Please describe your major accomplishments - both as a teammate and individual.

As a captain of my team, we won the Nationals Championships four times and worlds once. As a non-captain player, we won the National Championships once. Also as a captain, I made the finals of nationals twice, semis and quarters multiple times, and the finals of club worlds once. I had the privilege of playing for three great teams, and I believe I’ve always been a good teammate. I worked hard to fit in with the team I played with. My first year on Godiva was a tough one. Their offense wasn’t what I familiar with, but the very next year, the team designed plays based on my strength for breaking the mark.

Please explain why you stood out among the elite players of your time. What was it that you did best, or were known for?

I was best known for my throwing skills, in particular, breaking the mark and being able to throw in the wind. At the same time, I was a fierce defender and would get diving blocks when my team needed them. I was smart about when to bid for blocks so our defense wouldn’t be out of position if I missed. I’d like to also think I’m known for my competitive spirit but also being a good teammate and person.

What role did you play on the best (or most overachieving team) that you played on?

While playing with Lady Godiva, who at that time was the winningest team in history, I was a thrower and starter, and I also captained the team during the 1999 – 2002 seasons. I designed plays and practices, and I made decisions during the biggest games of our season. During my years with Ozone, I captained the team in 1995 and 1996.

What year was the peak of your career? During which years were you playing as the "stud" of your team? If you continued playing after your peak years, how did your role change? In what year did you stop playing at the top competitive level?

The peak of my career was likely between 1998-2002. I was successful in my own career and also coached the Brown University women’s team to a semifinal appearance at the D-I College Championships the next spring. My club team recruited from this college team, which was a plus that those players already knew the Godiva offense. Once I decided not to play my most competitive ultimate (post 2002), my role didn’t change much. I still played a starting offense position, although I would give up a defensive position to younger players. I stopped playing competitive ultimate in 2010 after a 22-year career.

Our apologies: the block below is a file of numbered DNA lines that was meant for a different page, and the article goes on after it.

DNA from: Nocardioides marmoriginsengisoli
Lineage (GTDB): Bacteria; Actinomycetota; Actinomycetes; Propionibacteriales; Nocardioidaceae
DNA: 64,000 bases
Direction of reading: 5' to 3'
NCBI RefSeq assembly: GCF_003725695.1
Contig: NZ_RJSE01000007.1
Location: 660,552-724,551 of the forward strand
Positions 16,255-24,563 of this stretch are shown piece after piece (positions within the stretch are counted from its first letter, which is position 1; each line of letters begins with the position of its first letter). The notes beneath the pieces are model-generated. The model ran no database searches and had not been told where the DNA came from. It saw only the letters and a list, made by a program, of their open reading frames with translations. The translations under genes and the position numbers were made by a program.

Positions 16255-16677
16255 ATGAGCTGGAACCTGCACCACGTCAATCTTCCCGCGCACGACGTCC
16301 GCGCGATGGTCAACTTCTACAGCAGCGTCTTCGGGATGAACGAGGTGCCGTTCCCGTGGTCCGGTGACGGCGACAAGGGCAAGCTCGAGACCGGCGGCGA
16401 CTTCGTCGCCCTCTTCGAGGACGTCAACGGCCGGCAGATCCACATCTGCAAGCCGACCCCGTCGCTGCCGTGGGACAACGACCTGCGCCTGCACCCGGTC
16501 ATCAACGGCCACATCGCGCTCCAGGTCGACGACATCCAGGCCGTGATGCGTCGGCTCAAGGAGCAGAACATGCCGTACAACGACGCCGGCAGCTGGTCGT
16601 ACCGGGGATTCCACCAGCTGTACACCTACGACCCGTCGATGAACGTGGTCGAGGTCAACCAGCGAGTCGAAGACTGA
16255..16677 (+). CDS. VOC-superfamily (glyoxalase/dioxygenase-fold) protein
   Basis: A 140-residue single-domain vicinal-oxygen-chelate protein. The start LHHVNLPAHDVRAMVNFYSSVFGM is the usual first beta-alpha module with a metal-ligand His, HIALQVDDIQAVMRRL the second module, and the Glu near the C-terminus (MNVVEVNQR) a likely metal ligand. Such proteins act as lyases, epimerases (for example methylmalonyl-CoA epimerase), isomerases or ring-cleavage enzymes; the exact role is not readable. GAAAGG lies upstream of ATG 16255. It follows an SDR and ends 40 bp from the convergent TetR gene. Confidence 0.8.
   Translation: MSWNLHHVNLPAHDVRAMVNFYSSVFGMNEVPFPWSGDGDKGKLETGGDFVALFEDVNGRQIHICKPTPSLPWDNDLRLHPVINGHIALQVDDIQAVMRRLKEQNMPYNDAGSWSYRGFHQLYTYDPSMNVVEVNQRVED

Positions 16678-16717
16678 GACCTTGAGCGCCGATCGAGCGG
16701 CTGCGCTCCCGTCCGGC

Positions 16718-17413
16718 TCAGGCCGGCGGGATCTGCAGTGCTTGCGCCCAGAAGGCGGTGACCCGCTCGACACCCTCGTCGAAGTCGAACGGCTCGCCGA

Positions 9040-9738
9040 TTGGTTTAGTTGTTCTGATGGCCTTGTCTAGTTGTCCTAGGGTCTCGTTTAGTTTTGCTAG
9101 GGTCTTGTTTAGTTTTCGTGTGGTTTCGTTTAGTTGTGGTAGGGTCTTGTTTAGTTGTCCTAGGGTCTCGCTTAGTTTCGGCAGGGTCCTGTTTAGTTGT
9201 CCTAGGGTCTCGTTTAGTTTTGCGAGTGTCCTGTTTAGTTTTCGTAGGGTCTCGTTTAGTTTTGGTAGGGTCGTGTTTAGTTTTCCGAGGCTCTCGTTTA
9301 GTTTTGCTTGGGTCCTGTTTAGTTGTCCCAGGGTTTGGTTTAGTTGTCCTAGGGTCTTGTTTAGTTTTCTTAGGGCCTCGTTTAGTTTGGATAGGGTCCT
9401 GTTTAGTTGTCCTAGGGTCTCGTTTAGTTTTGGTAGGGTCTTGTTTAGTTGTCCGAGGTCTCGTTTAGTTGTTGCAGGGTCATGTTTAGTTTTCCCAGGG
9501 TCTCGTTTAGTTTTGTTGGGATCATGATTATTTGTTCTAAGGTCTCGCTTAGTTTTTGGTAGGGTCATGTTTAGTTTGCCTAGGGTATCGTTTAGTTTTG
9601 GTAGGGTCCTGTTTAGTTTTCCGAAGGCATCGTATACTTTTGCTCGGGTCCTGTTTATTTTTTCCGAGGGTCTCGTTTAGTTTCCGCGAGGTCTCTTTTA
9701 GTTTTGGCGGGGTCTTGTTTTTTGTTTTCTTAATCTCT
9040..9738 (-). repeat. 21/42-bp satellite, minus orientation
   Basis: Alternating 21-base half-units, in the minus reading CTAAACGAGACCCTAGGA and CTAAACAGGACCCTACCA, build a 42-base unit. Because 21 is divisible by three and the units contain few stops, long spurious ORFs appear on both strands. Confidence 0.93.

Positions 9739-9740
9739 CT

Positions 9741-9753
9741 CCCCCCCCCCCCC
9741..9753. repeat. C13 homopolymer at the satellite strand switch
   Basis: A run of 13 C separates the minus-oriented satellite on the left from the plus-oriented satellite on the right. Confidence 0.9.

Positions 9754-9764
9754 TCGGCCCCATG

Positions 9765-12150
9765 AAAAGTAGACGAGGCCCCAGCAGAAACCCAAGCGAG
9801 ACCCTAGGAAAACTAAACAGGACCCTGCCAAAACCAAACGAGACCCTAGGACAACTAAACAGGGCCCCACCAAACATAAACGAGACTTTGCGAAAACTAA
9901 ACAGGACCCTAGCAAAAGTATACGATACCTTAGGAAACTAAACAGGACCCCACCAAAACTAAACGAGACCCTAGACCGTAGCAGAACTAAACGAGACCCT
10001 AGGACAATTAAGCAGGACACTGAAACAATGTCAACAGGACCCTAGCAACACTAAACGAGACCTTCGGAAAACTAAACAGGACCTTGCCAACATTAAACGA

Have you served in an official capacity as an officer, committee member, coordinator, or volunteer for USA Ultimate/UPA or other recognized ultimate or disc sports organization, or as a coach of a team? Describe roles and dates served.

I was an official sectional coordinator for my college section (South Central/Indiana for over two years), club region (Midwest/Central for over two years), ran Boston Invite (over two years), club region (Northeast, over two years), coach of Brown University (four years: three times making D-I College Championships – semis twice and quarters once), President of the IU Ultimate Club (club sport, one year), and served as a selection committee member for the Worlds Mixed team in 1998.

Have you made other contributions to the development of ultimate?

I ran numerous women’s clinics for college players in the Northeast, hosted an elementary school clinic in Indiana and served as a coordinator and coach for Boston Ultimate Disc Alliance (BUDA) women’s learning league. I also coached the Georgia Tech women in 2004.

Why do you believe you are worthy of being inducted into the Ultimate Hall of Fame?

I devoted the majority of my life to the sport, succeeded at every level, played 22 years and competed at the National Championships for 11 years straight (winning five times and being a finalist twice for a total of 12 years) before retiring.

Lori's Teammates